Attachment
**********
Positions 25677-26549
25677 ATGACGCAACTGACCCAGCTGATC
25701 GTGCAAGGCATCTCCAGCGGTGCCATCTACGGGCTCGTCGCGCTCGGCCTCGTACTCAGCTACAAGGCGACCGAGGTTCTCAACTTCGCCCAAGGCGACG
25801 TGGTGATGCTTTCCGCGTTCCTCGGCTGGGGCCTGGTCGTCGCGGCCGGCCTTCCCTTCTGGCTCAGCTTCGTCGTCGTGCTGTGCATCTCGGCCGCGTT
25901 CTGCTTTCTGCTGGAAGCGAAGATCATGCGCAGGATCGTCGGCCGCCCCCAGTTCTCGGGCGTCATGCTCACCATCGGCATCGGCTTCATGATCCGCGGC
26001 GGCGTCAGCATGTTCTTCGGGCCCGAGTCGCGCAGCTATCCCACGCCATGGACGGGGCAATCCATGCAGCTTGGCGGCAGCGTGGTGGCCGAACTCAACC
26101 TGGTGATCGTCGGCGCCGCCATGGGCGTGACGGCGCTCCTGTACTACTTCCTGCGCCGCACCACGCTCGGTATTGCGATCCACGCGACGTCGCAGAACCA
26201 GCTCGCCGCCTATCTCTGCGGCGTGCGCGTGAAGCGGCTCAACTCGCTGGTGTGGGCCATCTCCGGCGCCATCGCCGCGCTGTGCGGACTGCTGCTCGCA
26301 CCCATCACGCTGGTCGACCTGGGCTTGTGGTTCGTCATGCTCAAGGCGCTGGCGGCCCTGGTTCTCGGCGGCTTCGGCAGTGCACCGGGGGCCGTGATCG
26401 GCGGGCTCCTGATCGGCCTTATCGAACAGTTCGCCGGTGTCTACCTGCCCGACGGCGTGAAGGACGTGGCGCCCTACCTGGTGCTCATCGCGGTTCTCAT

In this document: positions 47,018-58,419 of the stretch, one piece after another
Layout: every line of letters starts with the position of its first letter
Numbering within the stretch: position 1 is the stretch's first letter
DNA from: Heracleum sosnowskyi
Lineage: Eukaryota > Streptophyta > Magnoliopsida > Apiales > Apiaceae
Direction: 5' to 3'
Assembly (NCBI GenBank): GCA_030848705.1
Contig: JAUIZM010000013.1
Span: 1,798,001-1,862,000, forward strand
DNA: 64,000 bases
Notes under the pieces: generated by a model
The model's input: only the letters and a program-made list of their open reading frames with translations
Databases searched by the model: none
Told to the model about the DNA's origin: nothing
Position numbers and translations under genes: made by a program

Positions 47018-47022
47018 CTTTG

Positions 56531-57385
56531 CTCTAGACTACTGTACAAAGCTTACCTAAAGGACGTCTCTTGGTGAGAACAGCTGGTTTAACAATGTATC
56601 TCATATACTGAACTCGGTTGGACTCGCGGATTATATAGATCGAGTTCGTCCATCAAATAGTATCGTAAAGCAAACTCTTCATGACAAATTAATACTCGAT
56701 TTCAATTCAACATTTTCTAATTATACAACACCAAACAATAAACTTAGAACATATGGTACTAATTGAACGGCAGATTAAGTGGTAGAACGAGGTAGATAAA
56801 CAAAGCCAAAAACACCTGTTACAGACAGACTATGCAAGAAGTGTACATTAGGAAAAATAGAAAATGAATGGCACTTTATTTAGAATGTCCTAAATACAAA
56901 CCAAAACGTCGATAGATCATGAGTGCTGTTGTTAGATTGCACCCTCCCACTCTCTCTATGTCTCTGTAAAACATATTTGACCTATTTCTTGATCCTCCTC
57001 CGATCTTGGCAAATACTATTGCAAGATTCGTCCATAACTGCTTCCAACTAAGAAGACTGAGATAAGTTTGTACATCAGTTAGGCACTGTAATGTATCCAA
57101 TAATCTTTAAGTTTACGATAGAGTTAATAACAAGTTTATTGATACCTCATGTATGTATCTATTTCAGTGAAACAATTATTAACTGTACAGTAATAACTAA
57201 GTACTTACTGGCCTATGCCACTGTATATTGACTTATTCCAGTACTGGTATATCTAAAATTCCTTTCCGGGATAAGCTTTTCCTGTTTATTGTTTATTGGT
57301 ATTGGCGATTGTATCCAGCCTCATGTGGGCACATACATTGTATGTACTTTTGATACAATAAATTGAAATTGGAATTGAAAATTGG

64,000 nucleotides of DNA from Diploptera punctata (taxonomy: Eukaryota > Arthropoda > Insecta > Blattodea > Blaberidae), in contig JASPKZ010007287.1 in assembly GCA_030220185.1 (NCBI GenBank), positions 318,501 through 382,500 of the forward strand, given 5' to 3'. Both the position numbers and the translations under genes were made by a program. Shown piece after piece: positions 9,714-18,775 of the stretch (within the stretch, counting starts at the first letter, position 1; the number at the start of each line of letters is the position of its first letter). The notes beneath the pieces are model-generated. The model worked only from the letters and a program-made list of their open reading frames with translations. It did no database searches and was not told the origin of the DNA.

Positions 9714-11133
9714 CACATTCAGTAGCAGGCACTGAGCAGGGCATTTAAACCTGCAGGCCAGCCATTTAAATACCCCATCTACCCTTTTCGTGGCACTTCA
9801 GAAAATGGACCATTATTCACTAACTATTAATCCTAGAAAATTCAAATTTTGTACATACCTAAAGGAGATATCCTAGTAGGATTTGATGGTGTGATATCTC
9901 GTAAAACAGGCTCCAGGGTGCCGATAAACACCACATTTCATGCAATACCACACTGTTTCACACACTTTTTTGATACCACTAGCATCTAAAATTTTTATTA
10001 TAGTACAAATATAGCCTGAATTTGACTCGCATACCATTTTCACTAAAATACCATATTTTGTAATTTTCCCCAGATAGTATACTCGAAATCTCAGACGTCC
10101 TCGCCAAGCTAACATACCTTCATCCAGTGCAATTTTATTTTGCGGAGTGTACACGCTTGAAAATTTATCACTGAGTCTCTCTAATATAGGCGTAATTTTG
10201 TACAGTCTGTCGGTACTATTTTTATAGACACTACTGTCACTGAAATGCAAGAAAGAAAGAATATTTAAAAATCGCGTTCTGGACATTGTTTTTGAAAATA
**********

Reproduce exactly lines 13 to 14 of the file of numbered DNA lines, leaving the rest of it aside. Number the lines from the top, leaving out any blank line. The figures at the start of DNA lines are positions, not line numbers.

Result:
Numbering within the stretch: position 1 is the stretch's first letter
DNA from: Heracleum sosnowskyi